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In classical scholarship, editio princeps is a term of art. It means, roughly, the first printed edition of a work, that previously had existed only in manuscripts, which were therefore circulated only after being copied by hand.

For example, the editio princeps of Homer is that of Demetrius Chalcondyles, now thought to be from 1488. The most important texts of classical Greek and Roman authors were for the most part produced in editio princeps in the years on either side of 1500.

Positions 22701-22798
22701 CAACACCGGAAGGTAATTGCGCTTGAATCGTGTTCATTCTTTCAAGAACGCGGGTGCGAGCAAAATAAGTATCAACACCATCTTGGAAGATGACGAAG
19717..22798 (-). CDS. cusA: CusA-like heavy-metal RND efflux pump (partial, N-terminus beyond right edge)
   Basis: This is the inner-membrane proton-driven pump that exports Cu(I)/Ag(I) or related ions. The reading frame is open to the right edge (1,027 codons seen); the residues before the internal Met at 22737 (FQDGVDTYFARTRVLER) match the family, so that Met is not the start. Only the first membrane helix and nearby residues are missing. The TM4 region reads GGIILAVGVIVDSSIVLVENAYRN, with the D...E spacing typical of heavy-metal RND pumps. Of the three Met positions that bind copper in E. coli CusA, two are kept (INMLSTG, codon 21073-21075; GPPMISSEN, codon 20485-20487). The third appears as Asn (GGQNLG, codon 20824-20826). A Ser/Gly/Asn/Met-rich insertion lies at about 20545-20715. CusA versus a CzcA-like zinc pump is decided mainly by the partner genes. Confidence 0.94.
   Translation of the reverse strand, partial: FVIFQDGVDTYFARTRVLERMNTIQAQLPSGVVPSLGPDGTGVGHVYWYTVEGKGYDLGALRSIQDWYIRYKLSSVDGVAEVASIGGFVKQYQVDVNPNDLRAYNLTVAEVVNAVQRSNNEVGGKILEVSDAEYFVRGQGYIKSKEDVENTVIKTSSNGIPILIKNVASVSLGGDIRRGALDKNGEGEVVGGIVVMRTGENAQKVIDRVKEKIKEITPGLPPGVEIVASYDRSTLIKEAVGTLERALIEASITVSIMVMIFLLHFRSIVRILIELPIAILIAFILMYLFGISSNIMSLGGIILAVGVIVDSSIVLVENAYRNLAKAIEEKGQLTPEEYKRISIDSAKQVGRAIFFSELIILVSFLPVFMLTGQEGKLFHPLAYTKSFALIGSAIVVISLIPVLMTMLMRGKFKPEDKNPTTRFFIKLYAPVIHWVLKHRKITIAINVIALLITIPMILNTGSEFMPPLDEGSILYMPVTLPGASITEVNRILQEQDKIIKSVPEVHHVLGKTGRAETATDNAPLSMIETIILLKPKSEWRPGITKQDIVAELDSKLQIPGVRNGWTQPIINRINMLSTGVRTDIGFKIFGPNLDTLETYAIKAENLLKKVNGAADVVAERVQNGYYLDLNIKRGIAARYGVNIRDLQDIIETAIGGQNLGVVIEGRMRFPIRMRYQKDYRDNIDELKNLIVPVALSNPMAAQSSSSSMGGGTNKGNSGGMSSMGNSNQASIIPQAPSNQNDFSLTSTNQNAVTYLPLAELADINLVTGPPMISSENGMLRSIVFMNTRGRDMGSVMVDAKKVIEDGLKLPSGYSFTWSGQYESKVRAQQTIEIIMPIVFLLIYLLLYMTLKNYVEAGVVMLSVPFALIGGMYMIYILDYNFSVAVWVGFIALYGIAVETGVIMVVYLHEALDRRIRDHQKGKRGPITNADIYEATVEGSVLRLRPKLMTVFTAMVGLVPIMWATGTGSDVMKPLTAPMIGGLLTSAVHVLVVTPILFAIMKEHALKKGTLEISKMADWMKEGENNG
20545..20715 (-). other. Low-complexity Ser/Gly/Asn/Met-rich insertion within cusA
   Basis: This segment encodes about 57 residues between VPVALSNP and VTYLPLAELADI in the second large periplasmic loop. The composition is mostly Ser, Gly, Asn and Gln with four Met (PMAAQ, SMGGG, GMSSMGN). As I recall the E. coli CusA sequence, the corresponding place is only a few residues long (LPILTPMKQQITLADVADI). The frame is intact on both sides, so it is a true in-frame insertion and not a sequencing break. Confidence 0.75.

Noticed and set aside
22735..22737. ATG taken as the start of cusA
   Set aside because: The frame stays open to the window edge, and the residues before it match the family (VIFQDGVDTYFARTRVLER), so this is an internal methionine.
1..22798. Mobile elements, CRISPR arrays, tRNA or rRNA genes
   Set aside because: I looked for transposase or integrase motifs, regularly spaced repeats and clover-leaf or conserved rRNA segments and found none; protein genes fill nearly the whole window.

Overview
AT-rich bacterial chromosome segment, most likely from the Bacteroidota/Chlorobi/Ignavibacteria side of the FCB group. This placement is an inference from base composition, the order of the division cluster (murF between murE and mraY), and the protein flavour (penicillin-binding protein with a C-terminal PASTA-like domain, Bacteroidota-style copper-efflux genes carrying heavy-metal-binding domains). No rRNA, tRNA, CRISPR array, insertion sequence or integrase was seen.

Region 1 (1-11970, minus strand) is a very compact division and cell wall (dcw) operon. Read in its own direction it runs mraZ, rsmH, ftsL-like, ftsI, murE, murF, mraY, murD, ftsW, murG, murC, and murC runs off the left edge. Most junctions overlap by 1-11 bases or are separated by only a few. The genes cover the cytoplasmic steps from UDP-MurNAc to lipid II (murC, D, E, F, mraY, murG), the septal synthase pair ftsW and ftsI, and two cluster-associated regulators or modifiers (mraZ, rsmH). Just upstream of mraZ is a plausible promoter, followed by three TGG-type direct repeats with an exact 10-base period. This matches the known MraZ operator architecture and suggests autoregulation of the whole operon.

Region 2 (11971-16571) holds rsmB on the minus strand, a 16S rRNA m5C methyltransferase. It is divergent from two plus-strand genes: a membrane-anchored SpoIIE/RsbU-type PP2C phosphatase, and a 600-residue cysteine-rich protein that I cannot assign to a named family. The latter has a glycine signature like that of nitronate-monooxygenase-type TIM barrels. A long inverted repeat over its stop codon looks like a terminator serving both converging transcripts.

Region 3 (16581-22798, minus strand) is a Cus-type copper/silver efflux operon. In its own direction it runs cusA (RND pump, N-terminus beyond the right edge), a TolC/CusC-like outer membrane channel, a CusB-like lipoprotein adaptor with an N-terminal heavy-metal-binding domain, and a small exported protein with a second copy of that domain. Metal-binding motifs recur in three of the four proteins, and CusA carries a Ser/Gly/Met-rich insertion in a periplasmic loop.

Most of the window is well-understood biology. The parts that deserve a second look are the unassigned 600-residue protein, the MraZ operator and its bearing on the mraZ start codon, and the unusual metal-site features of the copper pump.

The picture is complicated by the possibilities of partial publication, of publication first in translation (for example from Greek to Latin), and of a usage that simply equates with first edition. The term has long been extended by scholars to works not part of the Ancient Greek and Latin literatures. It is also used for legal works, and other significant documents.

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